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An executive officer is generally a person responsible for running an organization, although the exact nature of the role varies depending on the organization.
While there is no clear line between executive or principal and inferior officers, principal officers are high-level officials in the executive branch of U.S. government such as department heads of independent agencies. In Humphrey's Executor v. United States, 295 U.S. 602 (1935), the Court distinguished between executive officers and quasi-legislative or quasi-judicial officers by stating that the former serve at the pleasure of the president and may be removed at his discretion. The latter may be removed only with procedures consistent with statutory conditions enacted by Congress. The decision by the Court was that the Federal Trade Commission was a quasi-legislative body because of other powers it had, and therefore the president could not fire an FTC member for political reasons. Congress can’t retain removal power over officials with executive function (Bowsher v. Synar). However, statutes can restrict removal if not purely executive (Humphrey’s executor), but can't restrict removal of purely executive officer (Myers v. United States, 272 U.S. 52 (1926)). The standard is whether restriction "impedes the president’s ability to perform his constitutional duty" (Morrison v. Olson, 487 U.S. 654 (1988)).
Corporate law and other legal associations
In business, the executive officers are the top officers of a corporation, the chief executive officer (CEO) being the best-known type. The definition varies; for instance, the California Corporate Disclosure Act defines "executive officers" as the five most highly compensated officers not also sitting on the board of directors. In many insurance policies, executive officer means, in the case of a corporation, any chairman, chief executive officer, chief financial officer, chief operating officer, president, or general counsel. In the case of a sole proprietorship, an executive officer is the sole proprietor. In the case of a partnership, an executive officer is a managing partner, senior partner, or administrative partner. In the case of a limited liability company, an executive officer is any member, manager, or officer.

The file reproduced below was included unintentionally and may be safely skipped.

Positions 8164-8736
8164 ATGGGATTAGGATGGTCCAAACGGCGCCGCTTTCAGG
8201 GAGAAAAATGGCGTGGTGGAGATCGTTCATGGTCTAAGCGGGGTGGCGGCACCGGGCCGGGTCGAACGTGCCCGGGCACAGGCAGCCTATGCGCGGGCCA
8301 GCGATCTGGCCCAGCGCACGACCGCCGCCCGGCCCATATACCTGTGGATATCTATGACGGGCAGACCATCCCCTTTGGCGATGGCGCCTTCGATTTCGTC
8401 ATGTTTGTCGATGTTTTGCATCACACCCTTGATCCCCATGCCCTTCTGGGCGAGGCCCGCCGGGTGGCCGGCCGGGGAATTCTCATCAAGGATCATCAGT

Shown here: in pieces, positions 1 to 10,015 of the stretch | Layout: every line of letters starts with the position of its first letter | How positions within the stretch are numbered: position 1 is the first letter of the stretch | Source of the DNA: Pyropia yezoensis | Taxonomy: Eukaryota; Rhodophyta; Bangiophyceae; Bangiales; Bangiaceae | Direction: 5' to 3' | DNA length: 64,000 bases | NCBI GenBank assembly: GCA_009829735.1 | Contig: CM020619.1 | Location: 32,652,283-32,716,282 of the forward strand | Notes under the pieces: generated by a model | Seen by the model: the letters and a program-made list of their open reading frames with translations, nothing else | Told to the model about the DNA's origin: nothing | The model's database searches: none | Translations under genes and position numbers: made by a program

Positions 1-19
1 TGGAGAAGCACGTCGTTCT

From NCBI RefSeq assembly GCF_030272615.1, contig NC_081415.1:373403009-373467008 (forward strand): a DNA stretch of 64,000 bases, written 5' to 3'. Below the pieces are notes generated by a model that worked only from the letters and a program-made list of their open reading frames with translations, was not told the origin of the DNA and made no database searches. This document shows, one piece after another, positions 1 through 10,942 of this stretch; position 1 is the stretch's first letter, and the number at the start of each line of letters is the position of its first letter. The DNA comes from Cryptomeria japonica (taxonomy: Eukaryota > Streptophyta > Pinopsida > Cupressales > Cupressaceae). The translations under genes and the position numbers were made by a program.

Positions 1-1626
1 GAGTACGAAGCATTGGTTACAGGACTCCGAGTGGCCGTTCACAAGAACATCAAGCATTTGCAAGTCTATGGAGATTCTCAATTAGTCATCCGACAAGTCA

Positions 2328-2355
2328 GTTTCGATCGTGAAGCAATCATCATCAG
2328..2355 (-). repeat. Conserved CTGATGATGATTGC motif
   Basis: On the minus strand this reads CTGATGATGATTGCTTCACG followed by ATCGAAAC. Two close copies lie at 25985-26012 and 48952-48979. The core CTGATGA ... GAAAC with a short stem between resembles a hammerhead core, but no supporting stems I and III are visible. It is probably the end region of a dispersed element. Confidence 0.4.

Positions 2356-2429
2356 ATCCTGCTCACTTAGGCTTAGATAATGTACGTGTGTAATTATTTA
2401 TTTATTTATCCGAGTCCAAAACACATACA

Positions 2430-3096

In the airline industry, the executive officer, more commonly known as the first officer, is the second in command of the aircraft. In a fixed wing aircraft the first officer sits in the right-hand seat but a rotary wing aircraft they sit on the left.
In non-naval military services or in joint military organizations, the executive officer is an administrative staff position versus a command position. XOs in these positions typically assist a commander or deputy commander (or in the case of joint staffs or joint commands, a director) by managing day-to-day activities such as management of the senior officer's schedule, screening of documents or other products, and oversight of the senior officer's administrative support staff.